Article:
Antidepressants are a group of prescription medicines that treat depression and may also be used to treat other health conditions. They work by increasing certain chemicals in one’s brain that are directly linked to a person’s mood, emotion, and perception of pleasure. Antidepressants are divided into five different types and based on which chemicals in the brain they affect, are categorized accordingly. The different types include:
- Selective serotonin reuptake inhibitors (SSRIs): SSRIs work by slowing the re-absorption of and altering the brain’s chemical balance of serotonin. Serotonin is the chemical in one’s body that is directly related to one’s moods. Common examples of SSRIs include:
- Selective norepinephrine reuptake inhibitors (SNRIs): SNRIs work to elevate one’s mood by interacting with both the serotonin and norepinephrine levels in one’s brain. They can be prescribed to treat anxiety, depression, and some chronic pain conditions. Common examples of SNRIs:
- Cymbalta (duloxetine)
- Effexor XR (venlafaxine)
- Tricyclic antidepressants (TCAs): TCAs affect three brain chemicals: serotonin, norepinephrine, and dopamine. They are prescribed less frequently as they are an older class of antidepressants that can cause more side effects than other options. Some examples of TCAs include:
- Monoamine oxidase inhibitors (MAOIs): MAOIs block the actions of monoamine oxidase enzymes (which are responsible for breaking down neurotransmitters such as dopamine, norepinephrine, and serotonin) in the brain. These drugs were the first type of antidepressants developed and are typically used as a last resort.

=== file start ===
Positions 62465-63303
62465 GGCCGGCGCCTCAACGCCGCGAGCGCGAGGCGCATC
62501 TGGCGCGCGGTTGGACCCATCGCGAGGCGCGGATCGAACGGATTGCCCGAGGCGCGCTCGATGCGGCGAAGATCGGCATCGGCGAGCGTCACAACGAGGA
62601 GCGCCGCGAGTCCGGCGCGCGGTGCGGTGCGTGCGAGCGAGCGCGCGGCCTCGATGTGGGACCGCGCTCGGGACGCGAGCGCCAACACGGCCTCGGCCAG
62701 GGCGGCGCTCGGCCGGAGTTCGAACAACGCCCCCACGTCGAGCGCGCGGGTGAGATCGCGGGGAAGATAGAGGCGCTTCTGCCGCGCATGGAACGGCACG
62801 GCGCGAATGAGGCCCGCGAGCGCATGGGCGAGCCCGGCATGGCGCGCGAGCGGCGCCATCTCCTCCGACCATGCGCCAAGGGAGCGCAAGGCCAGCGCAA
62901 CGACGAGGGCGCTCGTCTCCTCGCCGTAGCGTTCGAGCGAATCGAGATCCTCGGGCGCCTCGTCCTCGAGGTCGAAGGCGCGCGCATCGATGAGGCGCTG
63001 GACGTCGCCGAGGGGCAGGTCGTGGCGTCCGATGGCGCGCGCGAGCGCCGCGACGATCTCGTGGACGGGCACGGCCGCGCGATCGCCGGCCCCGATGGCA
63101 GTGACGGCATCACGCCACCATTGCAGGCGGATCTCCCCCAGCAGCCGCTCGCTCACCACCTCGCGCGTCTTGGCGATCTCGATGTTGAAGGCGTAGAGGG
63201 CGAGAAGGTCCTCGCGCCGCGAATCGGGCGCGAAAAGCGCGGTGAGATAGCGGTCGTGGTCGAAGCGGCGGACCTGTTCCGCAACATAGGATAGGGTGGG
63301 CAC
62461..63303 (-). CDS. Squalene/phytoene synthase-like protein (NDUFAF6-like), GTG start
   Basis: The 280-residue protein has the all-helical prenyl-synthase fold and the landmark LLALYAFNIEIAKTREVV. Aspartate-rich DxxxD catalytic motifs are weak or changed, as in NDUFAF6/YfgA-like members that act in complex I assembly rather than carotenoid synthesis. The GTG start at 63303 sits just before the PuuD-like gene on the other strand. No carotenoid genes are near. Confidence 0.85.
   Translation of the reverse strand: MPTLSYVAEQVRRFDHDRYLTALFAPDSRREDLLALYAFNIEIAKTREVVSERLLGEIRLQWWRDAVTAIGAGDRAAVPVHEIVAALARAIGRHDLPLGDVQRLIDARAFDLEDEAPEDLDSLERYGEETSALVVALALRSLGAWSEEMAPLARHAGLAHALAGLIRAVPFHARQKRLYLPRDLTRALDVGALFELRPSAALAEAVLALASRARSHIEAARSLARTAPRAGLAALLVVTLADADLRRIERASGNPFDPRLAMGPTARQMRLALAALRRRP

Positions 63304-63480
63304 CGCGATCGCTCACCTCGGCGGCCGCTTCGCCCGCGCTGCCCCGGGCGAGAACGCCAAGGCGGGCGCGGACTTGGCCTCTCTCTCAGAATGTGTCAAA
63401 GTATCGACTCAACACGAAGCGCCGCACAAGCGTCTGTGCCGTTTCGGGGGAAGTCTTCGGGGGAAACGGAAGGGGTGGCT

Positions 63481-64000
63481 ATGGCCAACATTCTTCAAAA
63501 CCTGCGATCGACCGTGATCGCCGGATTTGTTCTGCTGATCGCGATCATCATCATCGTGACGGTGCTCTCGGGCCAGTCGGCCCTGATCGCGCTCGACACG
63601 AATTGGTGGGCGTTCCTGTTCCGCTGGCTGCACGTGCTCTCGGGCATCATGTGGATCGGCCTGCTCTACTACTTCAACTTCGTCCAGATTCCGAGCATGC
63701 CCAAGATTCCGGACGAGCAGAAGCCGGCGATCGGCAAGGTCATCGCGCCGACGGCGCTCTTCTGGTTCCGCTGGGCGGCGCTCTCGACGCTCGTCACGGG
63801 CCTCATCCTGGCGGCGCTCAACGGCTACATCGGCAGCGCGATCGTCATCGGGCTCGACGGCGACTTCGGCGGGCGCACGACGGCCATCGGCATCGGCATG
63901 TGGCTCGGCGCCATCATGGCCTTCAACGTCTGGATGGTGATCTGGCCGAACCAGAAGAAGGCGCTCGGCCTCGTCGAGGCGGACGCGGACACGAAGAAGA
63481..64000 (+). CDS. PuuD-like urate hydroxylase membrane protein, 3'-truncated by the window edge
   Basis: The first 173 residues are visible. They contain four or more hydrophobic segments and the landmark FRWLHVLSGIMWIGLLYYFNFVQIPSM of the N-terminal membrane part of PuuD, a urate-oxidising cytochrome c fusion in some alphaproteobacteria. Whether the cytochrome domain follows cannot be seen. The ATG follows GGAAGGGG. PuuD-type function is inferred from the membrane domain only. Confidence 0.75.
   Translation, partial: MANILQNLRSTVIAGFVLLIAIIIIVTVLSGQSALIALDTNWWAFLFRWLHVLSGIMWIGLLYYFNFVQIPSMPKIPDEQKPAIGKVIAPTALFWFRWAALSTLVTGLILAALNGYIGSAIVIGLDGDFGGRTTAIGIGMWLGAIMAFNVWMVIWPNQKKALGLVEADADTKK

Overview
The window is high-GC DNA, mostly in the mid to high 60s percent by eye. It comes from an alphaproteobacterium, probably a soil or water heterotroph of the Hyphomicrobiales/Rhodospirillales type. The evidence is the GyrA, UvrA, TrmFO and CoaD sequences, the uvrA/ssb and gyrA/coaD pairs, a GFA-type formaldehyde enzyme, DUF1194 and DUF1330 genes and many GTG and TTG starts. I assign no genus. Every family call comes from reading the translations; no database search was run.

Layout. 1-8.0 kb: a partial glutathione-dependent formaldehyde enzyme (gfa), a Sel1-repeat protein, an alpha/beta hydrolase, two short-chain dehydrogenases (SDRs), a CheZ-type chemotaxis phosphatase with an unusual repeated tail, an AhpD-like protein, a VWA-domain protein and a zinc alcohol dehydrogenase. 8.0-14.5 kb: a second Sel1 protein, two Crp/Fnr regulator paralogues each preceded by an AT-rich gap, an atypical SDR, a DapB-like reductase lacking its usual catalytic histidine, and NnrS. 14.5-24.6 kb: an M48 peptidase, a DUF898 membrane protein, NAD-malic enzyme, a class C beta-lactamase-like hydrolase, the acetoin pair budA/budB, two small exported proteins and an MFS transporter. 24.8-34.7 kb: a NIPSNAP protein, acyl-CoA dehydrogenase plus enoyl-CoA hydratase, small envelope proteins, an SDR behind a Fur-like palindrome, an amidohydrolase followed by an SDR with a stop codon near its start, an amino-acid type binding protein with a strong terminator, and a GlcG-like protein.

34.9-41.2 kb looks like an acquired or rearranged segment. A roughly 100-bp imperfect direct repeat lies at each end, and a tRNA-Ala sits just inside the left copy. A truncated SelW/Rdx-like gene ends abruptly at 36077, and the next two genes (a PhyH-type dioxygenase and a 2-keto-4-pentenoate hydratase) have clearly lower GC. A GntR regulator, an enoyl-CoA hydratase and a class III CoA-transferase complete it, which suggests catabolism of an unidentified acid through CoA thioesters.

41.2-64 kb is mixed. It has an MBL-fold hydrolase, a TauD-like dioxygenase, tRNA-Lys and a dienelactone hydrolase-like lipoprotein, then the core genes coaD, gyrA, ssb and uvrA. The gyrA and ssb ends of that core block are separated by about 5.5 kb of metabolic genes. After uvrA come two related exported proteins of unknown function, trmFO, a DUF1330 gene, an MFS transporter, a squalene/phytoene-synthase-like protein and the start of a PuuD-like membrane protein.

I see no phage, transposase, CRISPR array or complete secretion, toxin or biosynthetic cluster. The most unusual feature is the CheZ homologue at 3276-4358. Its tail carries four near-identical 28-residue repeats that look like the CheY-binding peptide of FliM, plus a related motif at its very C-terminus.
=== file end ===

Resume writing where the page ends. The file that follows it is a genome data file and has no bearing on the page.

- Atypical antidepressants: these do not fit into the standard antidepressant classes (e.g., SSRIs, SNRIs, MAOIs, tricyclic antidepressants, etc.). A common example is trazodone that is categorized according to its mechanism of action, which is as a serotonin receptor (5HT2a) antagonist and reuptake inhibitor, or SARI. These drugs work by moderating levels of serotonin in the brain and increasing its availability in the central nervous system (CNS).
As is true with taking any type of medication there are associated risks. The specific risks will vary from person to person, as they will depend on several contributing factors (e.g., the individual’s health history, the presence of any additional mental health ailments, substance abuse issues, genetics, etc.). Blurred vision or reduced visual acuity, for example, is listed as a possible side effect of many antidepressant medications. In addition to being unable to see clearly, other vision problems that may be a side effect of antidepressant use could include the following, provided by Verywell Mind:
- Night blindness (inability to see in dark conditions)
- Vitreous floaters (spots in vision)
- Photophobia (light sensitivity)
- Diplopia (double vision)
- Palinopsia (persistence of visual phenomena)
- Visual field defect (loss of part of the normal field of vision)
- Photopsia (eye floaters or flashes)
- Visual snow syndrome (flickering dots in vision)
An individual that experiences any adverse side effects when taking antidepressants, including vision complications, is encouraged to consult his or her healthcare provider immediately.
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If you are concerned for yourself or a loved one regarding substance abuse and/ or addiction, we recommend reaching out for help as soon as possible. If left untreated, substance abuse can result in long lasting and potentially life-threatening consequences. Keep in mind: you are not alone! There is an entire network of professionals that are available to help and support you and your loved one throughout the recovery process. The earlier you seek support, the sooner your loved one can return to a happy, healthy, and fulfilling life.
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